Friday, September 28, 2012

my little barometer

Years ago at the end of my pregnancy with Princess Commando, I sat in my midwives office expressing my concerns about pressing my luck with a 3rd child (and first girl child) after having been blessed with two easy going boys. She recalled the challenging infancy of her own daughter, her first child- telling me that her daughter's colic was so bad that she would have given her to anyone who offered a nickel. I felt fortunate, in that moment, that I had never been driven to the desperation of wanting someone to relieve me of my child. 

But then, 8 years later, Violet came along. I was a seasoned mother, but I found myself in uncharted territory. She was colicky, inconsolable unless wrapped tightly in a cocoon adhered to my body which was forced into a monotonous rocking dance. For three months, her mouth was permanently drawn into broad ‘O,’ letting loose banshee wails- the soundtrack of our nights. My enervated eyes longed rest upon a peaceful face. 

During one of her cloudy days, The Mr. and I ran an errand to our local butcher who affably asked if we were exchanging our 'adorable' infant daughter for a cut of meat. We replied in bone-tired unison, ‘Yes. Please take her.’ Our frank response took him aback. But we were so weary.

At 2.5 years old, she has outgrown her colic. But being very much in the throes of her second year, she is possessed by that gremlin that occupies two year old bodies. She slips into orneriness all too naturally. She is a tornado. She is feral, fickle, contradictory, petulant. She is masterly at knowing which buttons to press and when to press them- crossing my wires, until I short circuit and become the nasty robot mommy.

This week we had one of those days- a truly sucky day. A day when No!, Stop!, Don’t! was our only discourse. I had the rare opportunity to work on an illustration. For money. I knew it was going to be a challenge to try to complete it in the company of a 2 year old; but there are only so many hours in the day when my creative state and my dexterity align, producing quality work. Violet had other plans. From the moment she woke up (at a super special 6 AM), she was ON- deliberately dumping cereal (the kind that requires the big vacuum), ripping books, breaking crayons, demanding things we did not have (green juice! purple juice! Indian food!) unfolding freshly folded laundry, spitting her chocolate milk on the couch, dismantling her sister's bed, sneaking candy, flooding the bathroom sink, bringing back the banshee wail, trying to ride the dog or ‘snuggle’ the hamster, pooping in her pants, pressing every button, challenging me to the edge of the allegorical cliff.  And that was all before 11 AM.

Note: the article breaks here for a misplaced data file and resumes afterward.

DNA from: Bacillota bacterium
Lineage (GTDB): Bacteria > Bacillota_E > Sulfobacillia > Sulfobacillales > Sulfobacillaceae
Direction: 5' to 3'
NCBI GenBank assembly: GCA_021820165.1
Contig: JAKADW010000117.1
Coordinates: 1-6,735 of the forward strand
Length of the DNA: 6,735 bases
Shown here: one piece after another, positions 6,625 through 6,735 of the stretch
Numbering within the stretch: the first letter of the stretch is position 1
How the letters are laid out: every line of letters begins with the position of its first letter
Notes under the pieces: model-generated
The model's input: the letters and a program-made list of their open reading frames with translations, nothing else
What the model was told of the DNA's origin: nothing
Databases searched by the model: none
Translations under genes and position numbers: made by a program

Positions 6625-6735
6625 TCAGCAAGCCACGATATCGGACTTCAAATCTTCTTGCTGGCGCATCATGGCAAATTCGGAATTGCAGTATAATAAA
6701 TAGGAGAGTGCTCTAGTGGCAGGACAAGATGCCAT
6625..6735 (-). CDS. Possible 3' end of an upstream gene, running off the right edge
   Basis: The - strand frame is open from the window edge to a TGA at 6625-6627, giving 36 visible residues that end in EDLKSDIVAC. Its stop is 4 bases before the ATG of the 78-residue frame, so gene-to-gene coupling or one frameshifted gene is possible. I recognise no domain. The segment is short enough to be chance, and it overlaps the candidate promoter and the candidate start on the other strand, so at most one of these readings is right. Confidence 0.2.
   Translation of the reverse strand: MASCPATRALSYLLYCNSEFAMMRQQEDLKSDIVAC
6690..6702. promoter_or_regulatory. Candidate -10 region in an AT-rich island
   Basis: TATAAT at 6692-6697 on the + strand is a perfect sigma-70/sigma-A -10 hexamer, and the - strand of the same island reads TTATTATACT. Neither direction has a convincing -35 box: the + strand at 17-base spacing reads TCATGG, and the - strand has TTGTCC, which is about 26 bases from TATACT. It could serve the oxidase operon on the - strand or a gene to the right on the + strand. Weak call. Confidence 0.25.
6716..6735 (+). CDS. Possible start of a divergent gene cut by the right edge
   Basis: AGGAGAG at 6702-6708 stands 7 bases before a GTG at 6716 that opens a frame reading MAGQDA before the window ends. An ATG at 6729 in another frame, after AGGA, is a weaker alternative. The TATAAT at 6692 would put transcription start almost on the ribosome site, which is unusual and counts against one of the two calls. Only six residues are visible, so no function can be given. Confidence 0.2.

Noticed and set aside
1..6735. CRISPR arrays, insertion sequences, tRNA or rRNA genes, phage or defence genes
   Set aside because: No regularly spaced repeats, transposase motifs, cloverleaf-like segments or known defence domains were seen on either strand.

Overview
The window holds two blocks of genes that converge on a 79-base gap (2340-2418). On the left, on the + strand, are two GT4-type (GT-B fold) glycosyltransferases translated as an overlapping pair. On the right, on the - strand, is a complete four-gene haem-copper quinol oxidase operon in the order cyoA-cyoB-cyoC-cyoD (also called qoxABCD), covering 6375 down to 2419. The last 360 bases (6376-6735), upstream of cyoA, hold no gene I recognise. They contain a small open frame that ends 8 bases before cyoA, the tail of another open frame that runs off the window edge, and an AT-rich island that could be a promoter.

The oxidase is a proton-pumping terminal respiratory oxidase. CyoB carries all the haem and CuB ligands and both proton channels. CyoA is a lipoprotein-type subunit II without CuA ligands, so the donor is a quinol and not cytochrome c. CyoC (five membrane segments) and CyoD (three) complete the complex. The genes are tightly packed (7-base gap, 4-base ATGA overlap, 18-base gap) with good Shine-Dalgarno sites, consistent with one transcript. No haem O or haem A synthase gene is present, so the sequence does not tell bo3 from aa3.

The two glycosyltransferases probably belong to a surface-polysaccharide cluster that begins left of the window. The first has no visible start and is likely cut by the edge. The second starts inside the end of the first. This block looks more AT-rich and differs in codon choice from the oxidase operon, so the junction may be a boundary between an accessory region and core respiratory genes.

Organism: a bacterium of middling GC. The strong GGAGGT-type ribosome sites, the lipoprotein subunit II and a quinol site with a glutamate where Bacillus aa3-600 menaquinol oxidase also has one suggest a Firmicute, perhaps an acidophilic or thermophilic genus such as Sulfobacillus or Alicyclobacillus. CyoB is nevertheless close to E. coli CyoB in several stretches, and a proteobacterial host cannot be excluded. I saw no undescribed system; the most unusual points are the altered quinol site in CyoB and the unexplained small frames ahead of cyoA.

‘I don’t like you. You’re not my parrot!’ She yelled. She meant parent and she was right- in that moment I was neither her parrot nor her parent. I was convinced that I should resign, that there was another woman, a better mother out there who was the proper fit for Violet's puzzle piece. I was ready to take an ad out in the paper to find her.

‘I don’t like you much right now either.’ The response was almost involuntary.

‘I am not really listening,’ she admitted shamelessly. ‘I’m not very nice to you.’

When she demonically laughed in the face of the most sacred of hours, naptime, I lost it in the confines of my own bedroom and dissolved into tears. I began to cringe at her sticky, angry voice demanding, ‘Mama!’ Guilt buckled over my ribs, my heart ached to be filled with compassion and patience because all I wanted to do is sell her to the gypsies. 

It wasn't until the last ‘Mama!’ faded into the bedtime hour that there was space for quiet. And then there was clarity. She had been trying to tell me something all day. I was the one who needed to be bartered to the gypsies for my sour behavior.

I have been on edge the last two weeks. There has been stress in the house. The Mr. has been working on a project which has left me to parent alone many days from sun up to sun down. We have been facing a difficult decision regarding our financial health. It has lead to many heated discussions.  My anxiety and self doubt have inflated monumentally. I am unsettled. I am guilty of wearing my emotions on my sleeve. Violet is a sponge. She soaked up my frustrations and vexations and poured them back on me. Violet was only acting as the barometer for the muddle I had been grappling with out in the open.

With the consciousness of my behavior awakened, I could make the choice to try better, do better, be better. While I tend to ferry the insecurities, worries, and regrets of days past into the next day, every morning is a fresh start for Violet. When she woke the following morning, she danced down the wooden stairs with her ruffled, flame colored head and sought me out for a hug. She sighed ‘Mama’ into my neck with warm breath. It was infused with love, faith, promise. How could ‘Mama’ have ever sounded like anything other than a melody? 

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